Over 25 million Americans already suffer from diabetes, and almost 70 million have high blood pressure, making them four times as likely to die from strokes and three times as likely to contract heart disease. And yet only 17 percent of Millennials believe their health care providers give them “a lot or a great deal” of support in managing their stress.

Not surprisingly, work is one of the biggest causes of stress, with 76 percent of Millennialsreporting it as a significant stressor, compared to 62 percent of Boomers and 39 percent of Matures. “Many of these young people have come out of college or graduate school with horrendous student debt into a job market where there are not very many jobs,” said Katherine Nordal of the APA. “This has put their life plans, probably, on hiatus.”

The job numbers are indeed grim. According to Generation Opportunity, the unemployment rate for Millennials rose to 13.1 percent in January, up nearly 2 points from December. Among young African-Americans, it’s a whopping 22.1 percent. And if you count those 18-29 year-olds who have given up and dropped out of the labor force, the overall youth unemployment rate stands at 16.2 percent.

And even for the lucky ones who are working, the picture remains bleak. According to the Economic Policy Institute, between 2000 and 2011 wages adjusted for inflation fell by over 11 percent for young high school grads and by 5.4 percent for young college grads. It doesn’t help that, as a study by the Center for College Affordability found, 48 percent of working college grads are in jobs that don’t require a college degree and 38 percent are in jobs that don’t require a high school diploma. The report concluded that from 2010 to 2020, while 19 million college grads will be hitting the job market, the economy will add fewer than 7 million jobs requiring a college degree. That’s a pretty serious — and stress-producing — gap.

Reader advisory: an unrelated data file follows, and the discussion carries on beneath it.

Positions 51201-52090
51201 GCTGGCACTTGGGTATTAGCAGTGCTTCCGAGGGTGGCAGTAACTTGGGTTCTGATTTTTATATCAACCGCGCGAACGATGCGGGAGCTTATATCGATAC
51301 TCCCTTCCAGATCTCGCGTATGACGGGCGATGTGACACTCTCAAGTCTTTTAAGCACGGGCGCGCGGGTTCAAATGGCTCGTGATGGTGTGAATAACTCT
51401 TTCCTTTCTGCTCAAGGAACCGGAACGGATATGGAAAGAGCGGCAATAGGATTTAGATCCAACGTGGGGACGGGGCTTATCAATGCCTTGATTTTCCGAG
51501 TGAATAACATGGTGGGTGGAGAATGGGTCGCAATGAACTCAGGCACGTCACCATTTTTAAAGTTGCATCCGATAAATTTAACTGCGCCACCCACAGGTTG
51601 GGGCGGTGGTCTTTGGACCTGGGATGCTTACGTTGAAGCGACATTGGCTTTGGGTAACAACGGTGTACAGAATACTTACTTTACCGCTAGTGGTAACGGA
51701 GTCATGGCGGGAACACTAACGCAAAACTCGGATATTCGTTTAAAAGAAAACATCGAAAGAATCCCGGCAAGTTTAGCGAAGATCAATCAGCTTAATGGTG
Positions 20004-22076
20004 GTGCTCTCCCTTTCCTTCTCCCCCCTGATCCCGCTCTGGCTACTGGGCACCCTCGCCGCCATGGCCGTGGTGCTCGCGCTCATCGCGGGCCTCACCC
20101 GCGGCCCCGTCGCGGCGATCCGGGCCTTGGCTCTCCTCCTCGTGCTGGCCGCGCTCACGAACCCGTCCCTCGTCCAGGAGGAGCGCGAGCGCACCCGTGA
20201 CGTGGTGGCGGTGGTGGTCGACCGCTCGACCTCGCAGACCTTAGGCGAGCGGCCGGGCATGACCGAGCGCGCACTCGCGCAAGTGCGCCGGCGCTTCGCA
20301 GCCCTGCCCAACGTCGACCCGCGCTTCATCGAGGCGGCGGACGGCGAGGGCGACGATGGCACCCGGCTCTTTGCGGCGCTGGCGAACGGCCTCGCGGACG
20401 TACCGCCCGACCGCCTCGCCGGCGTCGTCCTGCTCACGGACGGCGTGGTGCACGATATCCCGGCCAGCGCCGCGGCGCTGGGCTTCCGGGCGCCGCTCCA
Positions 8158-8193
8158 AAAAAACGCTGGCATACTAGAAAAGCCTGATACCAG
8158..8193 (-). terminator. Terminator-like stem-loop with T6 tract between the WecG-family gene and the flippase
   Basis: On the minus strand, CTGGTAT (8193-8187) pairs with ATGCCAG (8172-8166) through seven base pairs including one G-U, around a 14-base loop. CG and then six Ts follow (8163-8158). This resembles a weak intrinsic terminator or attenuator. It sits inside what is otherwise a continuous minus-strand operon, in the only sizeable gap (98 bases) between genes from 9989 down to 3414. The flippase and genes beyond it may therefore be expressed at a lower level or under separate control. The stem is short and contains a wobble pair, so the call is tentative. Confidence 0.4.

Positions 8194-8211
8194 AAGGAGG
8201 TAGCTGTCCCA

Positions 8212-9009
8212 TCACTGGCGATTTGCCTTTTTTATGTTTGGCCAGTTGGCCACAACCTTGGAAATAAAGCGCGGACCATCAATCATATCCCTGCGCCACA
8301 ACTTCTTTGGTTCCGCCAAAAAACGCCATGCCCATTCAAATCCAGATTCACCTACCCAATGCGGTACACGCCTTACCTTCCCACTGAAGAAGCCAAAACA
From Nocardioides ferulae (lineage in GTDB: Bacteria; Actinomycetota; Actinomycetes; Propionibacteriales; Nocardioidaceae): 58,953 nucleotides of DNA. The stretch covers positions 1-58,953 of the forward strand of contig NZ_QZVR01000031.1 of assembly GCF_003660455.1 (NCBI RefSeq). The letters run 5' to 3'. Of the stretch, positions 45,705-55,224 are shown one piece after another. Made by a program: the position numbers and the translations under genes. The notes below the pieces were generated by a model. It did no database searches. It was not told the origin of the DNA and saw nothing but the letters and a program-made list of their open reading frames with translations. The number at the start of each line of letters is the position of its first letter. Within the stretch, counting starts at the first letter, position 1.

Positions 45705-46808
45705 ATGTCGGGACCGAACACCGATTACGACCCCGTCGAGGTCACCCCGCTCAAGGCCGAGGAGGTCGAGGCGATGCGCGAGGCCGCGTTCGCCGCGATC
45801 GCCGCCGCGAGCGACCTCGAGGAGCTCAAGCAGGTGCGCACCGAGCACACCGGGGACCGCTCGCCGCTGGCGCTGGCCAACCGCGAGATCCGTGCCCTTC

To read more click here.



Career Tools

Job Searching with Social Media

Infographic Friday

The times have changed; it is no longer the applicant finding the position, but the employer finding the candidate.  With information on almost any applicant at the fingertips of every recruiter, it is the responsibility of the job seeker to manage their career and their social presence.  Twitter, Facebook, Linkedin, Google+ and many other personal profiling sites allow recruiters to view any applicant well beyond what is written on the resume.

Here are a few tips to put your best foot forward online:

1. Ensure accuracy on Linkedin – Job titles, responsibilities and dates of employment should all be double checked.  Keep in mind past employers look at profiles, lying or over exaggerating is not a good way to keep that connection or to maintain validity with that company

2. Put yourself on lock down – Maintaining the highest security settings doesn’t guarantee your safety, but it may deter some companies from viewing something you don’t want seen.